There are no "tricks" to get someone to buy a home. You just need to try to show your property in the best possible light and price it appropriately.

BTW - you only want showings for people who really like what they saw online or from their agent. Even if you could trick people into seeing your home even though they were luke-warm, what would be the point?

    Bookmark   January 18, 2011 at 9:26AM
Thank you for reporting this comment. Undo
Jamie

I was being tongue in keyboard.

As recently as 10 or 15 years ago there was an army of people who drove around unlocking lock boxes all day.

If it can all be done electronically today, why are so many homes listed with insufficient info?

    Bookmark   January 18, 2011 at 9:48AM
Thank you for reporting this comment. Undo
lazy_gardens

Should I have the realtor hold back a photo or something just to force people to walk through?

No. You will lose out to the houses with pictures. Consider the Internet listing to be an on-line walk-through and show off all the goodies, with really good pictures.

Unless I was working from a very short list of properties, I would skip the ones that didn't have pictures that clearly show the house. They wouldn't be worth wasting my time on just to see if I liked them.

***
My BIL (a realtor) is seeing fewer walkthroughs, but the ratio of offers to walkthroughs is higher. Sales are steady, but he's doing less driving.

    Bookmark   January 19, 2011 at 10:30AM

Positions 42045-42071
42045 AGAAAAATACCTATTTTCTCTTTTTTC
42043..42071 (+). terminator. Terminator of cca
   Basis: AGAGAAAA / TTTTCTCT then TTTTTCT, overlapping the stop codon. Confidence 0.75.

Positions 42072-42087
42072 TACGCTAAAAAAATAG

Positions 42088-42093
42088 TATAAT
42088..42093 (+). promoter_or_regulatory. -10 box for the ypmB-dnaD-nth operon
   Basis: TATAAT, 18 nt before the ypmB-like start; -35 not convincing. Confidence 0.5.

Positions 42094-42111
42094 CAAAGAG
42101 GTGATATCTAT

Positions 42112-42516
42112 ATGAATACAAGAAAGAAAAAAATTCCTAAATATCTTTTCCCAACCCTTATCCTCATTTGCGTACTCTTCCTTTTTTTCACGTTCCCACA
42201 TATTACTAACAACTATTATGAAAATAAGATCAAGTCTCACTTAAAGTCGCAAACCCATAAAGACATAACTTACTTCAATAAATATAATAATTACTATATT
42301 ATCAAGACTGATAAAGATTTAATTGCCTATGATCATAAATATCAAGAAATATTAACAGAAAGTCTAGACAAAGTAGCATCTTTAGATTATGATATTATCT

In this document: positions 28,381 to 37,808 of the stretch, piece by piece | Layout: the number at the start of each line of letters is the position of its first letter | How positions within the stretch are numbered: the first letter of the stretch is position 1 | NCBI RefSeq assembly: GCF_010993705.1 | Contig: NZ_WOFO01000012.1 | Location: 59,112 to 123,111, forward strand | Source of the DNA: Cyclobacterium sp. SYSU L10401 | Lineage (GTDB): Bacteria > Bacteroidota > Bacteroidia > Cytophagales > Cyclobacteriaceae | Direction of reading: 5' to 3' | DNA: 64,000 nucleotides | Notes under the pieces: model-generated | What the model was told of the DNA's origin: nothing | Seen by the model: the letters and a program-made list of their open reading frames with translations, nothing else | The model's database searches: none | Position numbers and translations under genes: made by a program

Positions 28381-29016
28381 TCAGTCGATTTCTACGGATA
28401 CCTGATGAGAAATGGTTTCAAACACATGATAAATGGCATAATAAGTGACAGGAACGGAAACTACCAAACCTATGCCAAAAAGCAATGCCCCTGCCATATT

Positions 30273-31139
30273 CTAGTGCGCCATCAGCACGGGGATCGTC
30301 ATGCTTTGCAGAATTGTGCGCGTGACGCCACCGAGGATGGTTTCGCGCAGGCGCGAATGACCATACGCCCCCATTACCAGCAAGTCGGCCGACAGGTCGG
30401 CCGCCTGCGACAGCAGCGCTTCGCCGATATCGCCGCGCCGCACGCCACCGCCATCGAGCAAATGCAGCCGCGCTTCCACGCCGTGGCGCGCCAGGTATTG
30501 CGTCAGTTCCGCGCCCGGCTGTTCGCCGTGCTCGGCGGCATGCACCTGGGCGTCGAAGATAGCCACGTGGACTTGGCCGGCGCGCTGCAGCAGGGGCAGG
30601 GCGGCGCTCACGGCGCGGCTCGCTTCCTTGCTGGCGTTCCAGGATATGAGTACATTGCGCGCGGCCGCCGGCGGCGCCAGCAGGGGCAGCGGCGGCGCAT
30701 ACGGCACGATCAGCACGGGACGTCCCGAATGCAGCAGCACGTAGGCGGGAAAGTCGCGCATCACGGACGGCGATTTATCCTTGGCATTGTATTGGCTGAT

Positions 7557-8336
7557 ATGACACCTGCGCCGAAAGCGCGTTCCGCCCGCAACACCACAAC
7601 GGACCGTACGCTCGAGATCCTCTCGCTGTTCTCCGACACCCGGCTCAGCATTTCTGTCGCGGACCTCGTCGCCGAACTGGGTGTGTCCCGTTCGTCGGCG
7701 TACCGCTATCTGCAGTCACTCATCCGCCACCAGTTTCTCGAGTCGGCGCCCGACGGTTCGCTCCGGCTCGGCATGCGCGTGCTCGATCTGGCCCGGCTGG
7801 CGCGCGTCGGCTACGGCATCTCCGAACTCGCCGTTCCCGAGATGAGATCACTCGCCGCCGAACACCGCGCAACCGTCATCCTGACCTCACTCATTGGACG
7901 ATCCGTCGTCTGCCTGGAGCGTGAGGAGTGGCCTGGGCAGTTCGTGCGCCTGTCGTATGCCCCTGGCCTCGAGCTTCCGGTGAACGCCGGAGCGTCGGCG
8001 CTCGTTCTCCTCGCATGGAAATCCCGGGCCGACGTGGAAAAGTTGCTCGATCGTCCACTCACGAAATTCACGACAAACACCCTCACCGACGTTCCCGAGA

Thank you for reporting this comment. Undo
kats_meow

I think you make a good point. On the other hand, I sometimes realized I've gone wrong when I think people are like me.

I always look at pictures and will avoid houses with insufficient pictures unless the house is in a perfect location and seems otherwise promising.

Also before going and setting an appointment to look at houses I drive by the house from the outside to just get a visual and to see the neighborhood (end up rejecting a lot of houses this way...sometimes the house on listings is fine but the neighborhood isn't or there is something nearby that is a deal breaker.)

That said...not sure that everyone is as picky as I am. When we had our house on the market the last 10 or so feedbacks we received were all about not liking our layout. Now, the layout was clear from the pictures and the virtual tour. So who knows how much they looked at pictures? If they had looked at the virtual tour the layout was clearcut.